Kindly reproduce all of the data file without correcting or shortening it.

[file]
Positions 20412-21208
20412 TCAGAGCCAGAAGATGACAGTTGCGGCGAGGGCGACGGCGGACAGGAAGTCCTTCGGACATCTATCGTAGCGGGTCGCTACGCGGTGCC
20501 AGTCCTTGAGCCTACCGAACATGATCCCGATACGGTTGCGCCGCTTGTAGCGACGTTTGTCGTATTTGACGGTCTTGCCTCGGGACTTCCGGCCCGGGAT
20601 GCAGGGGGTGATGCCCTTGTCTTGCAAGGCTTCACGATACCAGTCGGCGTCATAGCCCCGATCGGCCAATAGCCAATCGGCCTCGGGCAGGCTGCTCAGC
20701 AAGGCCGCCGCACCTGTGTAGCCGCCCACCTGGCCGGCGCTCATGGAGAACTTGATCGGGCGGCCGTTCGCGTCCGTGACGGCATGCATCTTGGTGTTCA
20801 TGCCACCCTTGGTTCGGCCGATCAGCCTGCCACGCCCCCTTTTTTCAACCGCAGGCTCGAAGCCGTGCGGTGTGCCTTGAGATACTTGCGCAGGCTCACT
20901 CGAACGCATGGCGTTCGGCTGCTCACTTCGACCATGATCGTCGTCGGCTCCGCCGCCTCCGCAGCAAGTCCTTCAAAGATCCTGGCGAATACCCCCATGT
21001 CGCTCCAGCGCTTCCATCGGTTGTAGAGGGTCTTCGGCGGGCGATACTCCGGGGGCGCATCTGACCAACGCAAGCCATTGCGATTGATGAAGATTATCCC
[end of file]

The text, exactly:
Positions 20412-21208
20412 TCAGAGCCAGAAGATGACAGTTGCGGCGAGGGCGACGGCGGACAGGAAGTCCTTCGGACATCTATCGTAGCGGGTCGCTACGCGGTGCC
20501 AGTCCTTGAGCCTACCGAACATGATCCCGATACGGTTGCGCCGCTTGTAGCGACGTTTGTCGTATTTGACGGTCTTGCCTCGGGACTTCCGGCCCGGGAT
20601 GCAGGGGGTGATGCCCTTGTCTTGCAAGGCTTCACGATACCAGTCGGCGTCATAGCCCCGATCGGCCAATAGCCAATCGGCCTCGGGCAGGCTGCTCAGC
20701 AAGGCCGCCGCACCTGTGTAGCCGCCCACCTGGCCGGCGCTCATGGAGAACTTGATCGGGCGGCCGTTCGCGTCCGTGACGGCATGCATCTTGGTGTTCA
20801 TGCCACCCTTGGTTCGGCCGATCAGCCTGCCACGCCCCCTTTTTTCAACCGCAGGCTCGAAGCCGTGCGGTGTGCCTTGAGATACTTGCGCAGGCTCACT
20901 CGAACGCATGGCGTTCGGCTGCTCACTTCGACCATGATCGTCGTCGGCTCCGCCGCCTCCGCAGCAAGTCCTTCAAAGATCCTGGCGAATACCCCCATGT
21001 CGCTCCAGCGCTTCCATCGGTTGTAGAGGGTCTTCGGCGGGCGATACTCCGGGGGCGCATCTGACCAACGCAAGCCATTGCGATTGATGAAGATTATCCC